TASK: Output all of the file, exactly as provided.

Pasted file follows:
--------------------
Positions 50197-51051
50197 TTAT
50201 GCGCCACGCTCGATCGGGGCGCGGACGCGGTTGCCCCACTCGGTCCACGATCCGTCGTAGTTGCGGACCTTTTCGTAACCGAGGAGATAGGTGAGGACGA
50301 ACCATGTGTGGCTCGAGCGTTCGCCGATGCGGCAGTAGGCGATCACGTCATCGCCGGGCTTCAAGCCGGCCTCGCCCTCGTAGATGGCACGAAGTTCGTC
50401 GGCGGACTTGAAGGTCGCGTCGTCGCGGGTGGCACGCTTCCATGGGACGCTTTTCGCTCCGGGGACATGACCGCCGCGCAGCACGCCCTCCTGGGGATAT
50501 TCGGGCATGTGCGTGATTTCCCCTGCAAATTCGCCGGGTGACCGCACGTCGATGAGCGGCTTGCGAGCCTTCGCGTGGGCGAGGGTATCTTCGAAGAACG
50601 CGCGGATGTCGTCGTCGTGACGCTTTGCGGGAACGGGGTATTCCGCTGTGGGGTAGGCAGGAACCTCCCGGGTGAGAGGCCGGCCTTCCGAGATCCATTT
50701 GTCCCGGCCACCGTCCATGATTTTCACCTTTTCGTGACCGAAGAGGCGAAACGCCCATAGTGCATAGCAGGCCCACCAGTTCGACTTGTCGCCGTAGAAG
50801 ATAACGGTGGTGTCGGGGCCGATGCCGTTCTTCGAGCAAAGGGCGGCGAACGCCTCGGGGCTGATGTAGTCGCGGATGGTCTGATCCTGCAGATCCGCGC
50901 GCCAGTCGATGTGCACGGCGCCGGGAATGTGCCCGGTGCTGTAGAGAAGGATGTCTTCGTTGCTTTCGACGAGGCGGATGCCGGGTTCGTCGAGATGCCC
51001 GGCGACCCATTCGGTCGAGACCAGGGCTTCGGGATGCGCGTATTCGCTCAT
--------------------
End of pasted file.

Positions 50197-51051
50197 TTAT
50201 GCGCCACGCTCGATCGGGGCGCGGACGCGGTTGCCCCACTCGGTCCACGATCCGTCGTAGTTGCGGACCTTTTCGTAACCGAGGAGATAGGTGAGGACGA
50301 ACCATGTGTGGCTCGAGCGTTCGCCGATGCGGCAGTAGGCGATCACGTCATCGCCGGGCTTCAAGCCGGCCTCGCCCTCGTAGATGGCACGAAGTTCGTC
50401 GGCGGACTTGAAGGTCGCGTCGTCGCGGGTGGCACGCTTCCATGGGACGCTTTTCGCTCCGGGGACATGACCGCCGCGCAGCACGCCCTCCTGGGGATAT
50501 TCGGGCATGTGCGTGATTTCCCCTGCAAATTCGCCGGGTGACCGCACGTCGATGAGCGGCTTGCGAGCCTTCGCGTGGGCGAGGGTATCTTCGAAGAACG
50601 CGCGGATGTCGTCGTCGTGACGCTTTGCGGGAACGGGGTATTCCGCTGTGGGGTAGGCAGGAACCTCCCGGGTGAGAGGCCGGCCTTCCGAGATCCATTT
50701 GTCCCGGCCACCGTCCATGATTTTCACCTTTTCGTGACCGAAGAGGCGAAACGCCCATAGTGCATAGCAGGCCCACCAGTTCGACTTGTCGCCGTAGAAG
50801 ATAACGGTGGTGTCGGGGCCGATGCCGTTCTTCGAGCAAAGGGCGGCGAACGCCTCGGGGCTGATGTAGTCGCGGATGGTCTGATCCTGCAGATCCGCGC
50901 GCCAGTCGATGTGCACGGCGCCGGGAATGTGCCCGGTGCTGTAGAGAAGGATGTCTTCGTTGCTTTCGACGAGGCGGATGCCGGGTTCGTCGAGATGCCC
51001 GGCGACCCATTCGGTCGAGACCAGGGCTTCGGGATGCGCGTATTCGCTCAT